Architecture studio HKS has designed SoFi Stadium in Los Angeles, which is set to host this year’s Super Bowl, as the home of American football teams the LA Chargers and LA Rams.Built in the Inglewood area of Los Angeles, the stadium will host LA Rams when they play Cincinnati Bengals in Superbowl LVI on Sunday 13 February.
The recently opened SoFi Stadium will host Superbowl LVI
Completed in 2020 at a cost of $5.5 billion, the 70,000-capacity venue – which will be expanded to seat 100,000 for the Superbowl – is the most expensive stadium ever built.
It was designed by HKS for LA Rams-owner Stan Kroenke’s development company Kroenke Sports & Entertainment to be an “entertainment destination”.
“Mr Kroenke asked us to do two things: create an entertainment destination in the entertainment capital of the world, and architecture that embodied the spirit of southern California,” said Lance Evans, director of sports at HKS.
“Our design team took that to heart; it led every decision on this building,” he told Dezeen.
The stadium, along with a neighbouring 6,000-seat music venue and connecting plaza, was covered by a large roof that has the form of a “coastal wave”.
“It’s not just a stadium,” explained Evans. “In fact, the 6,000-seat YouTube Theater and 2.5-acre American Airlines Plaza are also under that one massive, swooping roof, which also protects the NFL’s largest stadium.”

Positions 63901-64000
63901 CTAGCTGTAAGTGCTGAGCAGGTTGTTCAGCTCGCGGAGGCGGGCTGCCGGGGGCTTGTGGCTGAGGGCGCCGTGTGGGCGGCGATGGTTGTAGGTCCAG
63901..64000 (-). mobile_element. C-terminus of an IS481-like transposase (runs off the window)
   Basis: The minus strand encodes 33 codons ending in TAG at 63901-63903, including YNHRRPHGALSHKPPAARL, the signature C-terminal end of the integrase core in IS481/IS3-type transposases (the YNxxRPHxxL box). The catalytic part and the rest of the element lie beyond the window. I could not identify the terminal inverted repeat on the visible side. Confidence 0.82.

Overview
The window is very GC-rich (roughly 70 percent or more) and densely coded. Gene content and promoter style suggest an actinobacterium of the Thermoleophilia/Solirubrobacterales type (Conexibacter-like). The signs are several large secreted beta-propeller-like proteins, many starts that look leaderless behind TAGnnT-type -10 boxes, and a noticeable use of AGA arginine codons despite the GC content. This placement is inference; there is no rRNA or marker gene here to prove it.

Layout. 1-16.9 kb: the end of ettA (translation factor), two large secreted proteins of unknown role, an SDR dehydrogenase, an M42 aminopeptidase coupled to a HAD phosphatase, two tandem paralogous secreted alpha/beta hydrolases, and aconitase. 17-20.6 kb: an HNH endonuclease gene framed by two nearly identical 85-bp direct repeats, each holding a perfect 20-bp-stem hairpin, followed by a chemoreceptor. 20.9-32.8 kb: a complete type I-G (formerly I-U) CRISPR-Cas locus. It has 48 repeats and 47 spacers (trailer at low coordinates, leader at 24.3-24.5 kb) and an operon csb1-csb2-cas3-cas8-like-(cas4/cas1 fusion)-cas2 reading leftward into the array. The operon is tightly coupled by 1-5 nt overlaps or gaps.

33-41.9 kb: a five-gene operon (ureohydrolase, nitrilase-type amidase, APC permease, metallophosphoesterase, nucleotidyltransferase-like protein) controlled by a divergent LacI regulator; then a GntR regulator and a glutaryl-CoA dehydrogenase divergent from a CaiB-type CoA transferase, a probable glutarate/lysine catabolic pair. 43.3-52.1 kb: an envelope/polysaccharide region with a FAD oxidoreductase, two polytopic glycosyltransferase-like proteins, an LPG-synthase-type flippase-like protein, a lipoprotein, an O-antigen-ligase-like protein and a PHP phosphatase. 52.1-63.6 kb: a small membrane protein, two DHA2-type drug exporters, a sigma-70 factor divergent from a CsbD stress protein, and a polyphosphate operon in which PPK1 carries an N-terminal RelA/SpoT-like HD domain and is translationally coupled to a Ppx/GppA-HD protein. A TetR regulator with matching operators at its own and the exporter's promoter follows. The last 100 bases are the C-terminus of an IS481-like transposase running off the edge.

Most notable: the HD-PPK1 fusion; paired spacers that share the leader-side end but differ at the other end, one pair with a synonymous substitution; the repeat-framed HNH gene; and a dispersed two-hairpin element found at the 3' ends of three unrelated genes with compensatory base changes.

Described by the studio as the NFL’s “first indoor-outdoor stadium”, the transparent roof was designed to give the venue the feel of an outdoor stadium, while being protected from the weather.
Supported on a series of columns, the roof is structurally separate from the seating bowl and made from a single layer of ethylene tetrafluoroethylene (ETFE) covered with a film to protect players and spectators from the sun.
“The roof never touches the stadium walls,” explained Evans.”It’s completely free-standing, hovering above and around the massive venue.”
“The roof is open on three sides, which allows for a fantastic ocean breeze to flow through the seating bowl.”
The seating bowl itself was sunk into the ground by around 27 metres to reduce the building’s height, due to the proximity of the LAX airport.
A large double-side screen is suspended from the roof to show replays and scores.